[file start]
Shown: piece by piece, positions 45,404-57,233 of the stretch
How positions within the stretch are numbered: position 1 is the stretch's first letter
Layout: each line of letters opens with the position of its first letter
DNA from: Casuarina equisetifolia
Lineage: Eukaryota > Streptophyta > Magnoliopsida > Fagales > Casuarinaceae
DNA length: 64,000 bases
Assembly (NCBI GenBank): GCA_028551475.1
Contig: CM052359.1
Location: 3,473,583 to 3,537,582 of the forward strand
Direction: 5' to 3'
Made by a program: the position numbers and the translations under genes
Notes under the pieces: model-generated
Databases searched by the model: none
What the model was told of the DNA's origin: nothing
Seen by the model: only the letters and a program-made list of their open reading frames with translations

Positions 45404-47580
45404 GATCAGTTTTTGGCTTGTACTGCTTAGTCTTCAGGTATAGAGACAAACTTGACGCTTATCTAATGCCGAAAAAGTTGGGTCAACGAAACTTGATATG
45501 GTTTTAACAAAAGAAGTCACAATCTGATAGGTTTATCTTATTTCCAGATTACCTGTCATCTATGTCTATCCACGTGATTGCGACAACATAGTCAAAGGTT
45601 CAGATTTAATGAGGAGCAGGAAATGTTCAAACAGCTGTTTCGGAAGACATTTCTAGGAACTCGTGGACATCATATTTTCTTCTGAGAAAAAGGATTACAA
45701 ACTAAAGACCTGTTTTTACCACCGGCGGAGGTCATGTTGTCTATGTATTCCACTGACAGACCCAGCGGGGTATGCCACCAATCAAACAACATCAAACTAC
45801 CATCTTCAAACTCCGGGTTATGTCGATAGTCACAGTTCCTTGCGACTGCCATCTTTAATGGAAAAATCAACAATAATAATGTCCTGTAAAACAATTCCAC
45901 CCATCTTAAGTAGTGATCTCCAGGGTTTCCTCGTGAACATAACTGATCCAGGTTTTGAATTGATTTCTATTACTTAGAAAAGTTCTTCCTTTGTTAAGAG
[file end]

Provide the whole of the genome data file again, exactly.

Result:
Shown: piece by piece, positions 45,404-57,233 of the stretch
How positions within the stretch are numbered: position 1 is the stretch's first letter
Layout: each line of letters opens with the position of its first letter
DNA from: Casuarina equisetifolia
Lineage: Eukaryota > Streptophyta > Magnoliopsida > Fagales > Casuarinaceae
DNA length: 64,000 bases
Assembly (NCBI GenBank): GCA_028551475.1
Contig: CM052359.1
Location: 3,473,583 to 3,537,582 of the forward strand
Direction: 5' to 3'
Made by a program: the position numbers and the translations under genes
Notes under the pieces: model-generated
Databases searched by the model: none
What the model was told of the DNA's origin: nothing
Seen by the model: only the letters and a program-made list of their open reading frames with translations

Positions 45404-47580
45404 GATCAGTTTTTGGCTTGTACTGCTTAGTCTTCAGGTATAGAGACAAACTTGACGCTTATCTAATGCCGAAAAAGTTGGGTCAACGAAACTTGATATG
45501 GTTTTAACAAAAGAAGTCACAATCTGATAGGTTTATCTTATTTCCAGATTACCTGTCATCTATGTCTATCCACGTGATTGCGACAACATAGTCAAAGGTT
45601 CAGATTTAATGAGGAGCAGGAAATGTTCAAACAGCTGTTTCGGAAGACATTTCTAGGAACTCGTGGACATCATATTTTCTTCTGAGAAAAAGGATTACAA
45701 ACTAAAGACCTGTTTTTACCACCGGCGGAGGTCATGTTGTCTATGTATTCCACTGACAGACCCAGCGGGGTATGCCACCAATCAAACAACATCAAACTAC
45801 CATCTTCAAACTCCGGGTTATGTCGATAGTCACAGTTCCTTGCGACTGCCATCTTTAATGGAAAAATCAACAATAATAATGTCCTGTAAAACAATTCCAC
45901 CCATCTTAAGTAGTGATCTCCAGGGTTTCCTCGTGAACATAACTGATCCAGGTTTTGAATTGATTTCTATTACTTAGAAAAGTTCTTCCTTTGTTAAGAG